Attention Deficit Hypersensitivity Disorder (ADHD)
From “The Leaves Of The Tree” newsletter by Brian Everhard
The first time I ever heard about ADD was while listening to a radio program which stated that 12% of the boys aged 10-12 years old in the entire State of Michigan were on a medication called Ritalin. I didn’t know what ADD was or Ritalin, but I did know that I didn’t like the sound of that many kids being put on a prescription drug. Then I read in an article from Dr. Adkins Newsletter, Aug. ’95. “Why is one out of every nine third-graders in Baltimore taking the anti-hyperactivity drug Ritalin? If you can answer that, you’re clued into one of the greatest challenges children and parents can face. We have an ever-growing epidemic of hyperactivity and attention deficit disorders among our children.” There was also an article about Dr. Lendon Smith, the famous “children’s doctor,” where he reports that 25 years ago there was about 1 hyperactive kid in each class; now there are about 5 per class.” According to the Health Counselor Vol. 6, No.l, “it was reported that Ritalin sales have increased 33% over the past year (1994) alone.” What is going on? What is causing such an epidemic across the country that kids are being put on drug therapy in increasing numbers?
Let’s start with what ADD or ADHD is. The following are just some of the 14 symptoms listed in the psychiatrists’ Diagnostic and Statistical Manual for Mental Disorders:
Often fidgets with hands or feet or squirms in seat
Easily distracted by extraneous stimuli
Has difficulty playing quietly
Often talks excessively
Has difficulty sticking to an activity
Needs a lot of supervision
Runs about and climbs on things excessively
Add to these other signs of ADHD, such as:
Short attention span, confusion
Problems with sleep
Problems with coordination
Being extremely emotional
They have just described most of the guys in my junior high and high school class! Only in those days, they attributed it to “hormones” or immaturity. It seems they gave us plenty of attention like sending us to the principal’s office for attitude adjustments, or running laps until we had our attention “focused.”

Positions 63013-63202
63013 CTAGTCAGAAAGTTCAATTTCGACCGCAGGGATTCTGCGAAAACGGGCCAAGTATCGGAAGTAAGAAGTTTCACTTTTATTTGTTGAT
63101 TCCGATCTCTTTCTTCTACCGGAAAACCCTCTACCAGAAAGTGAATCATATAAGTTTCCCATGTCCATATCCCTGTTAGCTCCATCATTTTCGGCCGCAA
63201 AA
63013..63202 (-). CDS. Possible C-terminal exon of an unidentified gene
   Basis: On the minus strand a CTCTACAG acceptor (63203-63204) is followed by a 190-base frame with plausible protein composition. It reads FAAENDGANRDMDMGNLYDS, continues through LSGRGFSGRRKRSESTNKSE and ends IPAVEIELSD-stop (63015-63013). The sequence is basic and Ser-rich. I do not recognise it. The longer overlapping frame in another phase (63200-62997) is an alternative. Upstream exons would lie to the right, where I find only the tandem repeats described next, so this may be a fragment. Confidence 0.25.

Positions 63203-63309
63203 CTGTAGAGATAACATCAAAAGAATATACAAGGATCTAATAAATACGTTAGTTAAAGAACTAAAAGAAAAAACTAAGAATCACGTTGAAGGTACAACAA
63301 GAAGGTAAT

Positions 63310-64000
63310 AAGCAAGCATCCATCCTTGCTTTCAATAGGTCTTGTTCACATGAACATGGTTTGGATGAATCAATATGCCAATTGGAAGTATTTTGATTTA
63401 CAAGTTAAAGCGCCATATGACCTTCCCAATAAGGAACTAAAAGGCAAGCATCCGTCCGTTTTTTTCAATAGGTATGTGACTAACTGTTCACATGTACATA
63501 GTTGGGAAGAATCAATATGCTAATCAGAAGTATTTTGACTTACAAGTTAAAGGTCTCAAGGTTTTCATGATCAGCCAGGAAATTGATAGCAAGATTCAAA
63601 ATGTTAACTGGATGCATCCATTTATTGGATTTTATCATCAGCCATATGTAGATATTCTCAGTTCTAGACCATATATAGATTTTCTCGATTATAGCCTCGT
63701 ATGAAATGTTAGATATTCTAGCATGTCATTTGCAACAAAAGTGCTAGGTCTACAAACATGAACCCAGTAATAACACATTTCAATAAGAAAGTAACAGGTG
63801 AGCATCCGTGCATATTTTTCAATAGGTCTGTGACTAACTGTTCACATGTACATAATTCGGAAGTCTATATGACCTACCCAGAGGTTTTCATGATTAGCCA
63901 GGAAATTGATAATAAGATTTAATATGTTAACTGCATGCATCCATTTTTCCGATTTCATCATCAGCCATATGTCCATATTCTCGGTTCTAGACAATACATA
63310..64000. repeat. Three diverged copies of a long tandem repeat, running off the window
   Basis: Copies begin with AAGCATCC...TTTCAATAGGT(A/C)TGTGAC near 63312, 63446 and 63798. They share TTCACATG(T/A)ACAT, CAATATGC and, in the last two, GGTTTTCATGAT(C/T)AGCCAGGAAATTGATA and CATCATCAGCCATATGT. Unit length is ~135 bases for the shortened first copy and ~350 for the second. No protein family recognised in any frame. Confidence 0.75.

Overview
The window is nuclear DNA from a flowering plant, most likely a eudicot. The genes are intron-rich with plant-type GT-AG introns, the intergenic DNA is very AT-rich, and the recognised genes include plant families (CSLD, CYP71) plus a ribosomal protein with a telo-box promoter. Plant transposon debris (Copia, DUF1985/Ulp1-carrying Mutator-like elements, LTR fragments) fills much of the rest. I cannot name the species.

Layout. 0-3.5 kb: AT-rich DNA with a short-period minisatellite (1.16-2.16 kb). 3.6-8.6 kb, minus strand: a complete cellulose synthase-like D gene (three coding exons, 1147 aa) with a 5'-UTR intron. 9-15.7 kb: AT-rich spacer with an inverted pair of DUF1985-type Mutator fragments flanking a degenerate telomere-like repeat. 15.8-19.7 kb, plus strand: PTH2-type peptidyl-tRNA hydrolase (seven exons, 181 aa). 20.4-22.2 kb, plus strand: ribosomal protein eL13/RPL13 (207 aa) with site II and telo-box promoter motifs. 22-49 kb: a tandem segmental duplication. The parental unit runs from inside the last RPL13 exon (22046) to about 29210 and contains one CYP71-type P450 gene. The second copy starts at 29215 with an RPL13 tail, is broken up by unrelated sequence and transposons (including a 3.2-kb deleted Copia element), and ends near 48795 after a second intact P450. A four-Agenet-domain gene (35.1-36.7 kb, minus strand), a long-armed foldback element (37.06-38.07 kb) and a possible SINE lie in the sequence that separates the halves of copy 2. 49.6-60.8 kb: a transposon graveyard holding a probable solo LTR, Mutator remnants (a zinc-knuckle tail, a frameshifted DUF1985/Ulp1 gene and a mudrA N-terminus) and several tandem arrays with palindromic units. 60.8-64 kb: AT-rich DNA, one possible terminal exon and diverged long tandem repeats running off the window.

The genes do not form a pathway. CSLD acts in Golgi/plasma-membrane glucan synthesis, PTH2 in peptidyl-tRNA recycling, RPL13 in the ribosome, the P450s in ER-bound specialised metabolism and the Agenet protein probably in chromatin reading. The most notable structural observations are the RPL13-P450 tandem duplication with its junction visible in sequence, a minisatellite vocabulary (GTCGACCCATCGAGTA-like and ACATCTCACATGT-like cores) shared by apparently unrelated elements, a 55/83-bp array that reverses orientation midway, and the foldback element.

The trend that concerns me is that kids who demonstrate the aforementioned symptoms are being recommended by school officials more and more to be sent to physicians to be diagnosed and treated with these amphetamines for long periods of time and well-meaning parents are going along with this.
As it stands, the prescription drug of choice for ADHD seems to be Ritalin, which according to the Health Counselor, Vol.6, No.1, “is an amphetamine that works to slow down children with ADHD.” Prevention’s New Encyclopedia of Common Diseases states that “amphetamines only appear to calm the hyperactive child. What they really do is turn him/her into a robot.”
According to the 1992 Physician’s Desk Reference (PDR), these are just a few of the possible side effects of the drug Ritalin:
Nervousness & insomnia
Anorexia & nausea
Blood pressure fluctuations
Dermatitis and skin problems
The PDR goes on to caution “sufficient data on safety and efficacy on long-term use of Ritalin in children are not yet available.” Adding to this, Ray Wunderlich, M.D., a pediatrician says, “Ritalin can cause loss of appetite and weight, stunted growth and insomnia.” Alan Cott, M.D., of New York, adds fatigue, sedation, irritability, and tearfulness to the list of side effects.
Let’s look at this from another point of view – nutrition . Nutrition could possibly be the cause and the solution. We, in the natural health business, are well aware of the roller coaster highs and lows in blood sugar levels which cause hypoglycemia (low blood sugar).
The following are just some of the symptoms of blood sugar problems:
Sound familiar? I am not suggesting that ADHD kids are being misdiagnosed; only that with these similarities, perhaps it would be wise to try to alleviate at least some of these symptoms through nutrition. Read about Blood Sugar Relationship
Has there been success in treating ADHD nutritionally?
Of the approximately 6,000 hyperactive children Dr. Lendon Smith has treated, 80% get better just by changing their diet and taking vitamins. Dr. Adkins states, “I’ve treated dozens of hyperactive and ADD children and not one failed to improve when sugars were eliminated.” Many doctors seem to be in agreement with this. Dr. Lendon Smith pays serious attention to childhood hypoglycemia as a factor in emotional outbursts, poor learning, bed wetting, irrational behavior, and short attention span. (Health Freedom News)